Informed by an education received at the height of Soviet power, Molly Baier ’80 spent two years helping shape the Ukrainian legal system during the conversion to capitalism.
From 1997 to 1999, Baier took a break from her work as a bankruptcy attorney in San Francisco to live and work in the former Soviet Union.
"I never got to do my semester abroad when I was at Cornell. When I was at home on Christmas break my senior year, I saw the Soviet tanks roll into Afghanistan,” says Baier, who majored in Russian studies, politics, and philosophy. “So I went to law school. Spending some time over there was pretty much unfinished business.”
Baier was unusual in that she spoke Russian, had a working knowledge of the culture, and had experience in bankruptcy law, which, in the Ukraine, was lacking at best.
She worked as a legal advisor for the U.S. and British governments helping Ukrainians establish a more firm commercial law system. “The criminal law system was very well developed, but how to decide civil disputes was not,” she says.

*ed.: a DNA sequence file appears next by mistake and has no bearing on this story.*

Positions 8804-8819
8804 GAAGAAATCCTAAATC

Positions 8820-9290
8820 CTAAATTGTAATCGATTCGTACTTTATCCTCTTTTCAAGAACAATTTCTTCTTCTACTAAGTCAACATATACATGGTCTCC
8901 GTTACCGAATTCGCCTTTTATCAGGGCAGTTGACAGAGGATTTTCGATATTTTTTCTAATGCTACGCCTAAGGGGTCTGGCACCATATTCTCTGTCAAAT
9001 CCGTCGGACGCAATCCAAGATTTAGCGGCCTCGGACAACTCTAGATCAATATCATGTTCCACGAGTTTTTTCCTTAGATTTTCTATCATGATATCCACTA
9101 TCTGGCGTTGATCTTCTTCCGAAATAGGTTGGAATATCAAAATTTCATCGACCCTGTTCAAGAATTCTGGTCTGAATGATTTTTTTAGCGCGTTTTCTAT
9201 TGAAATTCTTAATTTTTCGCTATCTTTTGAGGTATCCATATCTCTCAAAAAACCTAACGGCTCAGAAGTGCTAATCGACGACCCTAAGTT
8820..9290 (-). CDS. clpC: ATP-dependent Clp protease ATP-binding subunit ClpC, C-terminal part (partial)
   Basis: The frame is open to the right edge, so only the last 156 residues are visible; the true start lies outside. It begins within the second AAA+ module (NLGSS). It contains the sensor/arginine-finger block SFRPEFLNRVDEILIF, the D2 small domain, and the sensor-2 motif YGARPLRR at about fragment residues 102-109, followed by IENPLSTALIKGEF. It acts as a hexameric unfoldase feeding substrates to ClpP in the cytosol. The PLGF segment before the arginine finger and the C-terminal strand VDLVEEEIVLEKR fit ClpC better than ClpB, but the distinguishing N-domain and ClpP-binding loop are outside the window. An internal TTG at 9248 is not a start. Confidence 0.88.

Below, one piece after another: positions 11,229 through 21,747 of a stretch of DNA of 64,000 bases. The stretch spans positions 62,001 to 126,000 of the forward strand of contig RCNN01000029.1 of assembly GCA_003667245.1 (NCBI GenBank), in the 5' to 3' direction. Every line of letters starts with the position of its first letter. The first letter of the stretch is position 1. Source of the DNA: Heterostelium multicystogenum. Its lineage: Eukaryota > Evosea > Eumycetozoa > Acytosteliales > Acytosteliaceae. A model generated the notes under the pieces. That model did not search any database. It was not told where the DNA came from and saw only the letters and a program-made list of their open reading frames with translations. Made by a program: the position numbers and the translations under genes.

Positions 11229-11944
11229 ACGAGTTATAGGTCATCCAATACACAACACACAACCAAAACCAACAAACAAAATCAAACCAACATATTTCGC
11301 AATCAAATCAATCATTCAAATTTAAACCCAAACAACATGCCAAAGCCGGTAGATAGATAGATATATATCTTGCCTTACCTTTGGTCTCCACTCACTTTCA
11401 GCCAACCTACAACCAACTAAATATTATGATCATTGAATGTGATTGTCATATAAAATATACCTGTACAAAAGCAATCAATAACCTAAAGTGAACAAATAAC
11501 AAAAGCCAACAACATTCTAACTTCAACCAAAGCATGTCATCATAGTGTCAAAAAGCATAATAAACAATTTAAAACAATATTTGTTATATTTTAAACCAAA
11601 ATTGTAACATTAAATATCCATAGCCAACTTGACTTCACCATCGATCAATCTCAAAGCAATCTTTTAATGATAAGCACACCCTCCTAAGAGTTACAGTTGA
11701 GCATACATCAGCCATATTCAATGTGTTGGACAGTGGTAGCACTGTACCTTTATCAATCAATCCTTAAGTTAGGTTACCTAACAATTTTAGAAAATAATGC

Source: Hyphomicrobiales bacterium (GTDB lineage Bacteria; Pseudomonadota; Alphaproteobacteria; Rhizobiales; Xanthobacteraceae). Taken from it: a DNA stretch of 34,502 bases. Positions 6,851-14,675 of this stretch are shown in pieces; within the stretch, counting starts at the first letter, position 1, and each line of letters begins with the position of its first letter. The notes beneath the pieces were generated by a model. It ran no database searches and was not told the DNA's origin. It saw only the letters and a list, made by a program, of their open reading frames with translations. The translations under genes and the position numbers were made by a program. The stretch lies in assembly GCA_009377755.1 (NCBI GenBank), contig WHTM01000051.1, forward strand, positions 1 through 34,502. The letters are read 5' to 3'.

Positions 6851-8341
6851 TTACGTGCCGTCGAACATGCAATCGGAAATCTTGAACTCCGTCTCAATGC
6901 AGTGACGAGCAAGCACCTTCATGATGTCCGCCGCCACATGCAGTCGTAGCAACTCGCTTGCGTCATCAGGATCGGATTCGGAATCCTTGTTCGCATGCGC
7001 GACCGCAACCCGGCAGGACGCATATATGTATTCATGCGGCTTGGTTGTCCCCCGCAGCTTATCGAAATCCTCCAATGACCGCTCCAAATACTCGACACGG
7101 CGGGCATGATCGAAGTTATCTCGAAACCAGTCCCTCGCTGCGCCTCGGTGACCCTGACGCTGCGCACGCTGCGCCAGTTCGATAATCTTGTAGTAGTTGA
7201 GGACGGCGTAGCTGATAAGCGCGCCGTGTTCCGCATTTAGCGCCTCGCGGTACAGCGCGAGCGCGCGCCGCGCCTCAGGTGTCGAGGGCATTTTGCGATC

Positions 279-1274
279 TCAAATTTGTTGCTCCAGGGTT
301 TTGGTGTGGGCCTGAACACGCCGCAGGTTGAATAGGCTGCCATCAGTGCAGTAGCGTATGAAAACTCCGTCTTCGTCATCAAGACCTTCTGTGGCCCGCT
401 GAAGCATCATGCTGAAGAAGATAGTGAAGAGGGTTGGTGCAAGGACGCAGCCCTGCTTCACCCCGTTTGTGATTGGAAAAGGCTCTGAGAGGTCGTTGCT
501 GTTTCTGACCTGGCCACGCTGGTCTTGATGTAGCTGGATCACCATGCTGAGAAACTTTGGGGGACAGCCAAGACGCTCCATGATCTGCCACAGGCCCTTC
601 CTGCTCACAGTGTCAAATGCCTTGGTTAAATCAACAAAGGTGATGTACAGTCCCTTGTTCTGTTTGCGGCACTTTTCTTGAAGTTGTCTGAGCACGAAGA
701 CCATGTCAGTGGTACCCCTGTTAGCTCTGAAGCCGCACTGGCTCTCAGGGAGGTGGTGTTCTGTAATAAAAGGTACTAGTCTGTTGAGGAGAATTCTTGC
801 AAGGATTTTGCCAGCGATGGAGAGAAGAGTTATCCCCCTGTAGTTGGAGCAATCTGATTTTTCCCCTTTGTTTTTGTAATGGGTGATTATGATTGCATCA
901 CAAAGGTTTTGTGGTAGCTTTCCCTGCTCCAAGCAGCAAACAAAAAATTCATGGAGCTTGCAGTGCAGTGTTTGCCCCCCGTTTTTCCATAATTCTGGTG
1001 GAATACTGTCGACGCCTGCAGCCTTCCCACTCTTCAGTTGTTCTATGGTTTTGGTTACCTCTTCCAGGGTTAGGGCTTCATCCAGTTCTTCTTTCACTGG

Once her tour was over, Baier wasn’t ready to leave. So, she journeyed 12,000 miles, traversing the former Soviet Union “from end to end,” observing post-Communist life. Baier sent e-mails about the experience to friends, who all told her the same thing: you have to turn this into a book. The result was a humorous, informative travelogue called The Fire Escape is Locked for Your Safety.
The experience also resulted in a unique perspective on world events.
"One thing that struck me was that even though we had claimed victory that we had created a shiny new capitalist system, I had a sense it wasn’t penetrating very deeply,” she says. “So I went on this trip to see how much of it had been absorbed by the general population. And the answer is almost none.”
Molly Baier ’80 set aside her career for two years to assist Ukrainians in their transition to capitalism.